After the guest lecture last class, our group wanted to fully contextualize our research plan within our problem space. Rather than asking general questions about what research methods we can use, we wanted to shift gears and understand the impact of the decisions we would be making.
We understood that we needed to have a conscientious and ethical research process and part of doing that is being well informed about the problem space and understanding the specific needs and wants of our stakeholders.
To begin my process, I began by searching for my design hero. I don’t have a specific group of designers I look to for inspiration (although I might start doing that now), I have always been interested in getting to better understand non-American design(ers) so I started there.
In my search, I came across a few people that really stood out to me: Willi Smith (he is American), Rei Kawakubo and Sang Soo Ahn. I was intrigued by how each of them became the trailblazer in the work they pursued, be it streetwear, Korean typography, or the whole fashion industry.
To prepare for the Speed Dating activity, I researched the Card Sorting research method. Over the course of several rounds, I was able to learn more about Kano Analysis, A/B Testing, and Stakeholder Maps.
In each round, we answered three questions after sharing both methods:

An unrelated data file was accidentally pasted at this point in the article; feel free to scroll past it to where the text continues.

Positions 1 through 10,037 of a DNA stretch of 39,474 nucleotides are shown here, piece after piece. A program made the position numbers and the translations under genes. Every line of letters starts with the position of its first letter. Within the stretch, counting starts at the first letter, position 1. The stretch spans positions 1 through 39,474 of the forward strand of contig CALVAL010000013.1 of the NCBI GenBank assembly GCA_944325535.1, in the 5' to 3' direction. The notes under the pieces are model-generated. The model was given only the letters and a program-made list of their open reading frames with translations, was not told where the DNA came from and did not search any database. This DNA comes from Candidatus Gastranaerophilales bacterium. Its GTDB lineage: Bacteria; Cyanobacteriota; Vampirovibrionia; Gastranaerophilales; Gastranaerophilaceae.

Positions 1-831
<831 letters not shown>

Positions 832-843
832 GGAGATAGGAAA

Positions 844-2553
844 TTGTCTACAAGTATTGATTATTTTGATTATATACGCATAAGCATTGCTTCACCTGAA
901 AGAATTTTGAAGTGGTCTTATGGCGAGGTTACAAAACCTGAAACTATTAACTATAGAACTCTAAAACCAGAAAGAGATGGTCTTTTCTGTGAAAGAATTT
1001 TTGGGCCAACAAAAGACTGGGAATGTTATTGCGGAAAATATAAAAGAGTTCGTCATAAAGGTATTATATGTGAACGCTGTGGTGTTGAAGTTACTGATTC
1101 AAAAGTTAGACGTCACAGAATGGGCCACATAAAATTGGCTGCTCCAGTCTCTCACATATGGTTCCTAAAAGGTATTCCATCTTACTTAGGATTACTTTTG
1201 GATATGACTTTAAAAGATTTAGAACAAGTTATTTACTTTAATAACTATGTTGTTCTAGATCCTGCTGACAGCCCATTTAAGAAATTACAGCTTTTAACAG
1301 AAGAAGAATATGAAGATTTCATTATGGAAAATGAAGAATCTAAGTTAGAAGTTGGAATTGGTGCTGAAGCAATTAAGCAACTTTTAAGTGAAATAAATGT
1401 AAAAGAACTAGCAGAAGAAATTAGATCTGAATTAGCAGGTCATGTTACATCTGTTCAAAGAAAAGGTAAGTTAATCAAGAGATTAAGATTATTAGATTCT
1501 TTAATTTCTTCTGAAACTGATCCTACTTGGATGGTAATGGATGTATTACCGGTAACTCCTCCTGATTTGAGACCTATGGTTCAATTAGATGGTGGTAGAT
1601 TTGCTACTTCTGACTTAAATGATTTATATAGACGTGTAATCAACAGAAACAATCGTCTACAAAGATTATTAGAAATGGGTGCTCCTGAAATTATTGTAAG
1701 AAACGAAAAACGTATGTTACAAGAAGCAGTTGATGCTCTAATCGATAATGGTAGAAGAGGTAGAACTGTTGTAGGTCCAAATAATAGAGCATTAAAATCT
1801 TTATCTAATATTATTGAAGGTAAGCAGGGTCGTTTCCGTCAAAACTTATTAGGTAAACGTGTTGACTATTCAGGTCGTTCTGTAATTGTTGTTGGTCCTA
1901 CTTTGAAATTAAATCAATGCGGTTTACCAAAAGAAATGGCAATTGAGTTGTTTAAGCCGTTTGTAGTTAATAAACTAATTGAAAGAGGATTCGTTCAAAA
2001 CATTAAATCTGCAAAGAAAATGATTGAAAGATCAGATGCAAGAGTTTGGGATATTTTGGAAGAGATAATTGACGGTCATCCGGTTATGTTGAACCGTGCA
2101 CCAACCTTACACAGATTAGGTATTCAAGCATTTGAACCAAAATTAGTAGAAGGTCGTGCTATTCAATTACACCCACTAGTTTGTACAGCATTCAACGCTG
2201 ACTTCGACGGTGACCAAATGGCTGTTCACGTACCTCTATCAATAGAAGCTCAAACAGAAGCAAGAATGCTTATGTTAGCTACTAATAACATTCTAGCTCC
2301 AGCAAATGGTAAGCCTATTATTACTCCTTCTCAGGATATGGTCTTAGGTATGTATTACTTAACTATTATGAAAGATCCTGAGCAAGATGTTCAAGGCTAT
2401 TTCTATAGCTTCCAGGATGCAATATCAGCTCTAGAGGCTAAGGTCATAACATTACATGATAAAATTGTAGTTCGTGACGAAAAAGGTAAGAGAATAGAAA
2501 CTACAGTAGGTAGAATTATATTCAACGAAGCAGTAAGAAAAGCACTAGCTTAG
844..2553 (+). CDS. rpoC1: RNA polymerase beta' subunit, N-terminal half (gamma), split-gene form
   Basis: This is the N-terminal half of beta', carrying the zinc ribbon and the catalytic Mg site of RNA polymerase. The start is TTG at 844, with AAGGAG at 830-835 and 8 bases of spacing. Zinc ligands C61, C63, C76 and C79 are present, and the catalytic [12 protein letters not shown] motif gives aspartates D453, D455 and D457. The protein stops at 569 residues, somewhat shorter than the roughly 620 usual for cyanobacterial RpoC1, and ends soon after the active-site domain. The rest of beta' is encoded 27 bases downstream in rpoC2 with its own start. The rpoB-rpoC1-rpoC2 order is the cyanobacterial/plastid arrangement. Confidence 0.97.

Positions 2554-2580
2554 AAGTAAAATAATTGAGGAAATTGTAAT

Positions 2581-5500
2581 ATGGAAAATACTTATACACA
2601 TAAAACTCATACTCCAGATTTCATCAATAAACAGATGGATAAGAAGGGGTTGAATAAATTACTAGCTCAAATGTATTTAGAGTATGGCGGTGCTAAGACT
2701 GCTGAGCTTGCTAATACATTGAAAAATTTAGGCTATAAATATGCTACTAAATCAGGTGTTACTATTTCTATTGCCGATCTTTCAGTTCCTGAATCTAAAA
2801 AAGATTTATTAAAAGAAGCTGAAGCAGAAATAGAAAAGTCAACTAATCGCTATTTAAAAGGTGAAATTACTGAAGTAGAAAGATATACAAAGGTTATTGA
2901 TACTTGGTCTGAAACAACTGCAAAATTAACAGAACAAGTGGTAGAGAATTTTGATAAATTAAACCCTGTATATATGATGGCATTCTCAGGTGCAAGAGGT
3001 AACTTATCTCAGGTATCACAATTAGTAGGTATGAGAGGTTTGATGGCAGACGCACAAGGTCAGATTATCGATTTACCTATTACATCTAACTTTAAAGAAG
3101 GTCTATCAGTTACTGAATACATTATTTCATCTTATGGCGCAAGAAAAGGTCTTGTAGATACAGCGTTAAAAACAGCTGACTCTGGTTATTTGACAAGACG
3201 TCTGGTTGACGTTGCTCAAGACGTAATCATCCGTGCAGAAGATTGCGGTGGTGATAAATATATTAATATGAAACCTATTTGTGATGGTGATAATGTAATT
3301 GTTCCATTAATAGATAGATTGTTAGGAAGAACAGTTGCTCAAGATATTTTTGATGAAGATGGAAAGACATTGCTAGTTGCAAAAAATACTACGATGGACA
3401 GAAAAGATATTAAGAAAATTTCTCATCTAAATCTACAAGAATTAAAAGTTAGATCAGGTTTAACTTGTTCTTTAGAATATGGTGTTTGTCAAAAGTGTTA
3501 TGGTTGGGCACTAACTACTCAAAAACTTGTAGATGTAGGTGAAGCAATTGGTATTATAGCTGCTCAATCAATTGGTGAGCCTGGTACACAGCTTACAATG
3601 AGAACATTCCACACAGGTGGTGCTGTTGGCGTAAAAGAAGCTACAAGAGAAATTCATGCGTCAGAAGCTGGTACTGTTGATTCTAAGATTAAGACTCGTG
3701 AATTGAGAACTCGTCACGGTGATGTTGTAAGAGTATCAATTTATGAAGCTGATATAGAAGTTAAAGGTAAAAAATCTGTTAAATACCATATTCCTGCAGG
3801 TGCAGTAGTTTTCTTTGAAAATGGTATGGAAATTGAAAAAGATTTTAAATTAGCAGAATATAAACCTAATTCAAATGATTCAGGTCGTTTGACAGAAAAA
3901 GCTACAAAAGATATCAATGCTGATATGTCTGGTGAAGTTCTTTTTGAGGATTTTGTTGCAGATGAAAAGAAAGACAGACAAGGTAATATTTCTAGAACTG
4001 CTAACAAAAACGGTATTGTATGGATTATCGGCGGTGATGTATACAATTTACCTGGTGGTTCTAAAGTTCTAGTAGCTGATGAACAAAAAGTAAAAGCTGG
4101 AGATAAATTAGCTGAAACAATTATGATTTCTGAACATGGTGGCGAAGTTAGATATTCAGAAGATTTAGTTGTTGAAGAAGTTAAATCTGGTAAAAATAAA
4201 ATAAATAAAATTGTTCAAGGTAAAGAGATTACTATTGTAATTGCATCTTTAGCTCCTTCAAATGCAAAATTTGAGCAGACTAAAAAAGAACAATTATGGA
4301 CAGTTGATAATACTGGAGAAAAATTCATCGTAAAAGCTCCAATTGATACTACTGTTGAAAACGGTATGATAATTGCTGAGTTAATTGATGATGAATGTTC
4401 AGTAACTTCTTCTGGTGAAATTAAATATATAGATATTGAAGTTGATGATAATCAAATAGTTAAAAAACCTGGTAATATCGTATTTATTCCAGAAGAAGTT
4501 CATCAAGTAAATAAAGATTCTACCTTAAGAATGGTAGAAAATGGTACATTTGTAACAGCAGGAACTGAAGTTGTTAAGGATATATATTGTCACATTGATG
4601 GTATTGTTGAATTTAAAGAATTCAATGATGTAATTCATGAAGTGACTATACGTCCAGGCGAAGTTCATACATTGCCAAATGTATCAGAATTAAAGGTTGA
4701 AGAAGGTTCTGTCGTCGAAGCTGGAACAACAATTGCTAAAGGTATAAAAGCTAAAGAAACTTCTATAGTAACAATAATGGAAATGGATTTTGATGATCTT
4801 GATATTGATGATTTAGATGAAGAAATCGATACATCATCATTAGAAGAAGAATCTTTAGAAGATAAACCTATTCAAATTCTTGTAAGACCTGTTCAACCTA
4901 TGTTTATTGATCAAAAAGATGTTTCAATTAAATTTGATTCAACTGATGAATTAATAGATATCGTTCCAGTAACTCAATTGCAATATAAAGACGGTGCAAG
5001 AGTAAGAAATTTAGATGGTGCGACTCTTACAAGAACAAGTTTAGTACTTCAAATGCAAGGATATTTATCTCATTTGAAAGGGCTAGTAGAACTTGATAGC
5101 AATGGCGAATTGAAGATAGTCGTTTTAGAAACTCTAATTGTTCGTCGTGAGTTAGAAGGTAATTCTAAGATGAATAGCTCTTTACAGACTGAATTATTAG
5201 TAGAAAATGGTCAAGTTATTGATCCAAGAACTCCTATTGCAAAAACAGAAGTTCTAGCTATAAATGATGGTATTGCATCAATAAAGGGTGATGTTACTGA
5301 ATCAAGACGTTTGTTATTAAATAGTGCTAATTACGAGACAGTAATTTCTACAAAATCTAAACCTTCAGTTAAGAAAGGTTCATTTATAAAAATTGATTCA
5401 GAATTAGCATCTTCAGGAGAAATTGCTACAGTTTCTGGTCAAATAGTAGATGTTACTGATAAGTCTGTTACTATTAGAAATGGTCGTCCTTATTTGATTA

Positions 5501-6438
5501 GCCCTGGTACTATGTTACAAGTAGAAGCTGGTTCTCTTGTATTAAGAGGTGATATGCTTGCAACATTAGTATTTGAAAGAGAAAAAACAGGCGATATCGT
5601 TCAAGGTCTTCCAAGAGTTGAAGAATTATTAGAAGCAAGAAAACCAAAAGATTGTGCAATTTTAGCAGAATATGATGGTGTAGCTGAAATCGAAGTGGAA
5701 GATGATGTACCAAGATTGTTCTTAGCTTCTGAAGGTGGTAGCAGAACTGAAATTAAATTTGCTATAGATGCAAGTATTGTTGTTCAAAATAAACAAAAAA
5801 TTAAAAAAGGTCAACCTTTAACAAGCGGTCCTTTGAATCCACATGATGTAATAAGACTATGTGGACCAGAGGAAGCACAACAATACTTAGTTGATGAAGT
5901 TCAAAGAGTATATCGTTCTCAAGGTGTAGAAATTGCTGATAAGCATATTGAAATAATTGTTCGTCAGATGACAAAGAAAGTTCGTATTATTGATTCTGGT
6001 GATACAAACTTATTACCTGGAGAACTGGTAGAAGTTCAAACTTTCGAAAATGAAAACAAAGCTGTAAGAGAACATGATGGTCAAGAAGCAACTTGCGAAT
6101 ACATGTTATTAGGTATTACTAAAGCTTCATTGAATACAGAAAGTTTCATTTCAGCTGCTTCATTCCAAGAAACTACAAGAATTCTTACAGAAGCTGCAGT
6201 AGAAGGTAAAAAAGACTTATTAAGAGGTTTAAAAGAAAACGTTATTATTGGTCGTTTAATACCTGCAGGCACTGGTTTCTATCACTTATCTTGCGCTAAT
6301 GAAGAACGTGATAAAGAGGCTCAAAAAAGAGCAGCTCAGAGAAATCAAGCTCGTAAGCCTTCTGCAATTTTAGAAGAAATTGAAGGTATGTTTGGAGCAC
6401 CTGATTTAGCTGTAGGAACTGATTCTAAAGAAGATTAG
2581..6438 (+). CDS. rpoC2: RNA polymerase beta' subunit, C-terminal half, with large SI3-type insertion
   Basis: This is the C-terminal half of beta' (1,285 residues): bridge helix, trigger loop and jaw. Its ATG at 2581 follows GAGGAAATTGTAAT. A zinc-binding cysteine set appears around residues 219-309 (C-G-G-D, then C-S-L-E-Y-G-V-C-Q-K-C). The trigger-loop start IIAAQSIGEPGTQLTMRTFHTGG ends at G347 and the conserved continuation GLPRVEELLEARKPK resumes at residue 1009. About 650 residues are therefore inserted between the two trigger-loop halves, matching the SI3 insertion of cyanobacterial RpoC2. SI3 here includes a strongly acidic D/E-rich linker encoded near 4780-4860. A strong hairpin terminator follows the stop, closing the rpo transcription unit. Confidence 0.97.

1. In what ways can these methods work together? If not explain why.
2. Are there any prerequisites for their application together? (What would you need to know?)
3. Would you use these methods together, or either one, in your group project? Explain (gut check)
Card sorting is a common User Experience (UX) research method that puts user-driven grouping and categorization as the basis for assessing information structures and data analysis. Most card sorting activities involve the researcher providing a physical (or digital) set of concepts/words written on separate cards. The test subjects are then tasked with organizing these concepts in whatever structure or system makes most sense to them. Card sorting can be of use when attempting to create business frameworks, designing digital interfaces, or simply synthesizing a set of data points. …
Research Methods Spring 2020
I think for this class activity it was actually easier than normal to admit and share my “shortcomings” to my group. Because these “lackings” are not a part of who I am but rather just simply an area I need to grow in, it was a lot easier to share without feeling super vulnerable. It was actually harder to find an area I believed I was competent in, however. …
A conversational reflection on Design Studies and practices // by Holly Liu + Francis Park
Francis: Holly, I’ve been thinking about our recent classes and I’m trying to connect Emotion/Feeling and Cognition. Approaching design with the idea that my designs allow users to learn and create an emotional bond helps me to lean into conversations about Design Justice and Alterity, which are things I want to be conscious of when designing!
Holly: Right! Dan’s talk on Design+Cognition led to introspection on how I engage with these practices as both a designer and consumer.
“How does one’s interactions with the world…
After the spread, we were assigned with making an AfterEffects animation video to further communicate the message of the typeface.
Here is my final spread as reference to what I’m working off of.
(*Revisit my spread to see the changes I made!)
I think there are some characteristics of this spread that I plan on bringing over to the video medium; the shapes (square, circle, triangle), the Nobel “branding”, and the emphasis on the date and time period. …